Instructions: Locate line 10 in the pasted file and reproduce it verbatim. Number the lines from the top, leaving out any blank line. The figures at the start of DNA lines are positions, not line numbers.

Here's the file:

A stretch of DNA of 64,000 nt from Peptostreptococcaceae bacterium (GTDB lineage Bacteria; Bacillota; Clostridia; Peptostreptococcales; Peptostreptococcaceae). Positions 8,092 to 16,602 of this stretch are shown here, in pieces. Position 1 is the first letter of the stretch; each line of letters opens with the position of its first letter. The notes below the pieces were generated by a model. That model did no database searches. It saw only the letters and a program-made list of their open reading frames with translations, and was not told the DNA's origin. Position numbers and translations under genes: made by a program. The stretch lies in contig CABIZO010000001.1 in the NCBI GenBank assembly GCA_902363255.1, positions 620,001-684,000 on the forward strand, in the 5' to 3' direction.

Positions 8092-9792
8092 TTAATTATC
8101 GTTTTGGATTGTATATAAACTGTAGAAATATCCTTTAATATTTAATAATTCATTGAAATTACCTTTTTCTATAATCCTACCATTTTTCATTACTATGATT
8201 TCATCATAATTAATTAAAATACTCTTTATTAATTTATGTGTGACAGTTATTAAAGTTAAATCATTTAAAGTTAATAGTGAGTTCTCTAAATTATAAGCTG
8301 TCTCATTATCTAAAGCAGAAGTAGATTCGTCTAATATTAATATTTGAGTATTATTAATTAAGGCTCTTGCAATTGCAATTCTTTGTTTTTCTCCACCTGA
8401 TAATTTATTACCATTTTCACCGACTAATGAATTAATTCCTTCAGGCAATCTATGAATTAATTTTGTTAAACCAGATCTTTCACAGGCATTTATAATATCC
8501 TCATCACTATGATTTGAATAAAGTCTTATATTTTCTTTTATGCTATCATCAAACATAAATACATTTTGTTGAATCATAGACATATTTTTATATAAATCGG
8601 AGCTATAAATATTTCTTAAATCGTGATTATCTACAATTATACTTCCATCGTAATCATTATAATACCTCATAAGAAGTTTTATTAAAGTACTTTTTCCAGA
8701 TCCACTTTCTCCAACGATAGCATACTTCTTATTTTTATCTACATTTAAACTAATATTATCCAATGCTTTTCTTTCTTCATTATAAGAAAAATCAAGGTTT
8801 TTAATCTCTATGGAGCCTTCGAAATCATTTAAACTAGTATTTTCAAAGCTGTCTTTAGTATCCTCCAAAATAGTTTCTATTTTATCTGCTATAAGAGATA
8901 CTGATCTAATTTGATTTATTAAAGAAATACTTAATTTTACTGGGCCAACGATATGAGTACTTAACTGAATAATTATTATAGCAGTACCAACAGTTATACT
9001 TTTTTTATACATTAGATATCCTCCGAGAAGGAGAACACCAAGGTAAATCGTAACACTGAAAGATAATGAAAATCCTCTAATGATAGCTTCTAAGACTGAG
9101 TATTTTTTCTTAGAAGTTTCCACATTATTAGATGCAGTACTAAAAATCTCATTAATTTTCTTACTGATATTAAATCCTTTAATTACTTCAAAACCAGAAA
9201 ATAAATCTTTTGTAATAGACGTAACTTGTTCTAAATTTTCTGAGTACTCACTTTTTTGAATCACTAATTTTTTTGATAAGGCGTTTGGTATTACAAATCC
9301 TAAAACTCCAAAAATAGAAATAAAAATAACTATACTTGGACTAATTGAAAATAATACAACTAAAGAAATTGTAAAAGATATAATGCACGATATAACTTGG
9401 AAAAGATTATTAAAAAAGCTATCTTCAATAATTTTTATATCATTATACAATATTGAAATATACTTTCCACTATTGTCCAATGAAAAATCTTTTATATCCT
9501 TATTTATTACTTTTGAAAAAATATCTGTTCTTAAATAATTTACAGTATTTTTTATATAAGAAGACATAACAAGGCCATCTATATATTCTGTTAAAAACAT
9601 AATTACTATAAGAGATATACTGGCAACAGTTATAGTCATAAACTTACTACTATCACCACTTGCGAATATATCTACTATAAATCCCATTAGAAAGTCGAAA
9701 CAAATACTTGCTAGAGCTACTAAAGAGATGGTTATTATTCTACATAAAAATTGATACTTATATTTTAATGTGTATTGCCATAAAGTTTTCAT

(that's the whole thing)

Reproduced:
8701 TCCACTTTCTCCAACGATAGCATACTTCTTATTTTTATCTACATTTAAACTAATATTATCCAATGCTTTTCTTTCTTCATTATAAGAAAAATCAAGGTTT